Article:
Fine-scale application of the WRF-CMAQ modeling system to the 2013 DISCOVER-AQ San Joaquin Valley study

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Wednesday, 7 January 2015: 4:15 PM
124A (Phoenix Convention Center - West and North Buildings)
K. Wyat Appel, EPA, Research Triangle Park, NC; and R. Gilliam, J. E. Pleim, S. J. Roselle, and R. Mathur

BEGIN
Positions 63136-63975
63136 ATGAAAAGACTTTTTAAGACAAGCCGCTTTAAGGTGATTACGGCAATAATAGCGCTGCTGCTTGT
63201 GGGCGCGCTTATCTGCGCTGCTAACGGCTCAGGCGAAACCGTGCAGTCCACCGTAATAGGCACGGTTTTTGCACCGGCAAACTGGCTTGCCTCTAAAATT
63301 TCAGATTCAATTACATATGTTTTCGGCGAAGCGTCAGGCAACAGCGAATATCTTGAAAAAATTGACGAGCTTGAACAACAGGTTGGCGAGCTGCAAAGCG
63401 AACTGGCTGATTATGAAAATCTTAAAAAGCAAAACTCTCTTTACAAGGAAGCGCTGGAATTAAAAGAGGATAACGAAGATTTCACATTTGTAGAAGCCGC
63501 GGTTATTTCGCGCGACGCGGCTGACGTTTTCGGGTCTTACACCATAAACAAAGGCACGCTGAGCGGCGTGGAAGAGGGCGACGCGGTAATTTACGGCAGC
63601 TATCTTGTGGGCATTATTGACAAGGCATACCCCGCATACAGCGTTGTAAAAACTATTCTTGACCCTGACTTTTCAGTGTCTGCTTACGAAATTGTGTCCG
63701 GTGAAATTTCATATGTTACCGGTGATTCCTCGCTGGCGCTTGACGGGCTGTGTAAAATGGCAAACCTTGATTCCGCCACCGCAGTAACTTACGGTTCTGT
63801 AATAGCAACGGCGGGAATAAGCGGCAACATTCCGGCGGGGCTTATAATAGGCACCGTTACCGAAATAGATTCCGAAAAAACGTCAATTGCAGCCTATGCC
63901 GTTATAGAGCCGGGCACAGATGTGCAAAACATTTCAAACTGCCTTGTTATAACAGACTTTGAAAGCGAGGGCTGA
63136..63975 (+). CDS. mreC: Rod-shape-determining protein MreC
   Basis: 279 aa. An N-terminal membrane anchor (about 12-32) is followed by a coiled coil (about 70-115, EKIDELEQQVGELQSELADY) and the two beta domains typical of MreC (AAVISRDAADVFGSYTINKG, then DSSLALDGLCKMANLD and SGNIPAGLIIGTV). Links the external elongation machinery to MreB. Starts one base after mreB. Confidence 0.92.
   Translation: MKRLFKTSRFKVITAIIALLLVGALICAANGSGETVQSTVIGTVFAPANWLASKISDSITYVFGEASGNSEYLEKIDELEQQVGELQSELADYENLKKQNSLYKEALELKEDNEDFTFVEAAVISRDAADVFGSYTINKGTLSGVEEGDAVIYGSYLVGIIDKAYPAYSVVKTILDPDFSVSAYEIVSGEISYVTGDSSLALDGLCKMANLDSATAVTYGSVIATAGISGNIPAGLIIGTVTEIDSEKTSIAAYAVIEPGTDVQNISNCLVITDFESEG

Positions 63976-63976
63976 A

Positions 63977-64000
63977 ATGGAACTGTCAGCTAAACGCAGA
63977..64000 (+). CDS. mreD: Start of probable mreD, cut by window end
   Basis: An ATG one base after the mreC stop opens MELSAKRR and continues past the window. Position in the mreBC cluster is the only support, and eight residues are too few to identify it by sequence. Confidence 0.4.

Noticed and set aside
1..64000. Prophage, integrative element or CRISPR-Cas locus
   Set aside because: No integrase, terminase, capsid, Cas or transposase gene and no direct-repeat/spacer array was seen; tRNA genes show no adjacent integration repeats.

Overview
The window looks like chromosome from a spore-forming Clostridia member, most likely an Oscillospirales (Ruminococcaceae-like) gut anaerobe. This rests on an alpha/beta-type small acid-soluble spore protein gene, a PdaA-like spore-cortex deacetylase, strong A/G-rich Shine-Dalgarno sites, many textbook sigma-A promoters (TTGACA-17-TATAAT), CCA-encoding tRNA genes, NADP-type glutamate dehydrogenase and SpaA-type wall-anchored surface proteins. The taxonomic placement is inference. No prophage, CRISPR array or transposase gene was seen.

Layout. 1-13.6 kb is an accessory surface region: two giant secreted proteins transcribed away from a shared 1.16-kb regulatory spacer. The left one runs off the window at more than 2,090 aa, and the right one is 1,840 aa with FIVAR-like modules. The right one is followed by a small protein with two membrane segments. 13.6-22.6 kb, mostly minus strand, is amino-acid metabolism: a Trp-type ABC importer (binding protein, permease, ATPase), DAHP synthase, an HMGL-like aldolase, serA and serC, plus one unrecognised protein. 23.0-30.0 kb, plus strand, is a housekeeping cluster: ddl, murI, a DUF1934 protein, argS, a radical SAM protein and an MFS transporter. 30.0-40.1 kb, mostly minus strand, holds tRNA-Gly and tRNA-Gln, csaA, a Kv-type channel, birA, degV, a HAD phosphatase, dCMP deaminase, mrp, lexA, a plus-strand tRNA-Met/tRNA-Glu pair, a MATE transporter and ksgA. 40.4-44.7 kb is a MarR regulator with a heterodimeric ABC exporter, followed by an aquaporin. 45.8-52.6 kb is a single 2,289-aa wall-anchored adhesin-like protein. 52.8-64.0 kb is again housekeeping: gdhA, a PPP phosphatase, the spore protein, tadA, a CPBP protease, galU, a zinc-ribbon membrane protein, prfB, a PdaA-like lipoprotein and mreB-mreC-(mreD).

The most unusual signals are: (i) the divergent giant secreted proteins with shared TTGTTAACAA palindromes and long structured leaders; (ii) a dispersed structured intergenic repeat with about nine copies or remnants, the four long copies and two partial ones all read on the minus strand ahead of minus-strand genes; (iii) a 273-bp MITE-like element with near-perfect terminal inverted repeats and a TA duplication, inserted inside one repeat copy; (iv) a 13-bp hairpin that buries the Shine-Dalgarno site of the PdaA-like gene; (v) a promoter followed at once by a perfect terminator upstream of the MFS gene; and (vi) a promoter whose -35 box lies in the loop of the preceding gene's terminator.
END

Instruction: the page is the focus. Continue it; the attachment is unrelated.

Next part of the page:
The DISCOVER-AQ project (Deriving Information on Surface conditions from Column and Vertically Resolved Observations Relevant to Air Quality), is a joint collaboration between NASA, U.S. EPA and a number of other local organizations with the goal of characterizing air quality in urban areas using satellite, aircraft, vertical profiler and ground based measurements (http://discover-aq.larc.nasa.gov). In January/February 2013, the DISCOVER-AQ project conducted intensive air quality measurements over the San Joaquin Valley in California. To take advantage of these unique data, the Community Multiscale Air Quality (CMAQ) model, coupled with the Weather Research and Forecasting (WRF) model is used to simulate the meteorology and air quality over the same region using 4-km and 2-km horizontal grid spacings. The goal of modeling exercise is to evaluate the impact on model performance of applying the coupled WRF-CMAQ modeling system at fine scales (e.g. 4 and 2km) compared to more coarse regional scale simulations (e.g. 12km). New data assimilation techniques and high resolution input data for the WRF model that were developed as part of previous fine-scale WRF-CMAQ application over the eastern United States will be applied to improve the meteorological results, particularly at the 4-km and 1-km grid resolutions. In addition, a number of updates to the CMAQ model to enhance the capability of the modeling system to accurately represent the magnitude and spatial distribution of pollutants at fine model resolutions (e.g anthropogenic heating) will be assessed. Data collected during the 2013 DISCOVER-AQ campaign, which include aircraft transects and spirals, ozonesondes, tethered balloon measurements, LIDAR measurements, and intensive ground-based site measurements are used to evaluate results from the WRF-CMAQ modeling system. The results of the comparisons of the model output to these measurements will be presented, along with results from the various sensitivity simulations examining the impact the various updates to the modeling system have on the model estimates. Finally, the results will be compared to results from previous fine-scale applications performed for California during the California Nexus (CalNex) study in 2010.